This week, the question was: What’s going on with this watermelon?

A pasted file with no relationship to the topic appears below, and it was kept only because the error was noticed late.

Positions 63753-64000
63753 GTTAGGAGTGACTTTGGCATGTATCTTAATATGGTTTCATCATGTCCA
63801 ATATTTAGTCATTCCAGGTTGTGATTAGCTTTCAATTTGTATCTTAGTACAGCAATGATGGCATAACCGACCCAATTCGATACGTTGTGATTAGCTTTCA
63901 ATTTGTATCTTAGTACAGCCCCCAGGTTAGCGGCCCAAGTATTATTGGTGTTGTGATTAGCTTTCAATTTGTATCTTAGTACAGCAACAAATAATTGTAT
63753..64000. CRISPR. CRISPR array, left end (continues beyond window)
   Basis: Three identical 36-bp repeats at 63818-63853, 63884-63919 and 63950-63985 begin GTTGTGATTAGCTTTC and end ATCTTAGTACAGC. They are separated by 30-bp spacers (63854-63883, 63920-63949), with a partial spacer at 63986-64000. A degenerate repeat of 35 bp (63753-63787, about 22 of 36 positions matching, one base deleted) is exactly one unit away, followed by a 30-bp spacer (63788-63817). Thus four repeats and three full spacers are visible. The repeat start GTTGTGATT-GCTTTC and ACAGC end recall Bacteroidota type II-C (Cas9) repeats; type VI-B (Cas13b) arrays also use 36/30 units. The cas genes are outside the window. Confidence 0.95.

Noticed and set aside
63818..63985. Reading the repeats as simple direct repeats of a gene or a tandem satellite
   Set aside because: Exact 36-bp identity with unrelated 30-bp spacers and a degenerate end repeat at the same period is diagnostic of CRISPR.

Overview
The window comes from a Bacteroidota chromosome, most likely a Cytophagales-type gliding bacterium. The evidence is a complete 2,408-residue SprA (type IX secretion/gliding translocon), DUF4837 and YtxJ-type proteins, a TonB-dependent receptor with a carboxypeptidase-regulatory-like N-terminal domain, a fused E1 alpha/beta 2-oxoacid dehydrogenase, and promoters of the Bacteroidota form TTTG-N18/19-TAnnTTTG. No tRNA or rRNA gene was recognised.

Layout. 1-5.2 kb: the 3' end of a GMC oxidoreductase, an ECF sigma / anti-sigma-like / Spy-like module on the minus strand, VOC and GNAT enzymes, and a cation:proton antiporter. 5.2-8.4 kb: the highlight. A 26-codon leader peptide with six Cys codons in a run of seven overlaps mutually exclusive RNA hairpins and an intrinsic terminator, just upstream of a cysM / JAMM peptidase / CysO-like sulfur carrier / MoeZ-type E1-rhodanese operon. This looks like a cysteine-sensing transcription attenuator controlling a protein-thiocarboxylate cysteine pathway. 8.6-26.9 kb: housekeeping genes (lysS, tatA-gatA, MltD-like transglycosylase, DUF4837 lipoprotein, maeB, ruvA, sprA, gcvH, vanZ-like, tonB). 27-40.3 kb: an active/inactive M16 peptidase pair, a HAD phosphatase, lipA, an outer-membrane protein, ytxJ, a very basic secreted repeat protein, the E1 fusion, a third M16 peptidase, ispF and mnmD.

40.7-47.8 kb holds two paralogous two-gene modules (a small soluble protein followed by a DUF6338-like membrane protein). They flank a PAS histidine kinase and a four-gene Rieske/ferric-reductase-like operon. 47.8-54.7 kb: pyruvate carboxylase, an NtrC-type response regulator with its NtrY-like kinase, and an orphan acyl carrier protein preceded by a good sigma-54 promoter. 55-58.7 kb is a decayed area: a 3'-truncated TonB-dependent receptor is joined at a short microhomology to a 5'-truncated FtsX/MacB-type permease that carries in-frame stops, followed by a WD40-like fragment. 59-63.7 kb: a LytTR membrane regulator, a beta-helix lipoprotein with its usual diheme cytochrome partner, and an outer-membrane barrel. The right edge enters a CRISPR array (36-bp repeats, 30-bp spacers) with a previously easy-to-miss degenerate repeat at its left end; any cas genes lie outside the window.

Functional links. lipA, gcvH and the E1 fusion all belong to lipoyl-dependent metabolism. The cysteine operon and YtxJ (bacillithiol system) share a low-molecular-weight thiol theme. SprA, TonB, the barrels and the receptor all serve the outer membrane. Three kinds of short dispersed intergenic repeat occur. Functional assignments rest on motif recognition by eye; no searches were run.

This watermelon is suffering from blossom end rot. This physiological disorder is also common in tomatoes and peppers. Blossom end rot results from a localized calcium deficiency in the fruit; however, this may not necessarily indicate a calcium deficiency in the soil. Blossom end rot can occur even when calcium levels in the soil are adequate. The most effective way to prevent blossom end rot is to maintain uniform soil moisture. Hot, dry weather, like we were experiencing until recently, can make it really difficult to maintain uniform soil moisture. For more info, see this article from Clemson’s HGIC.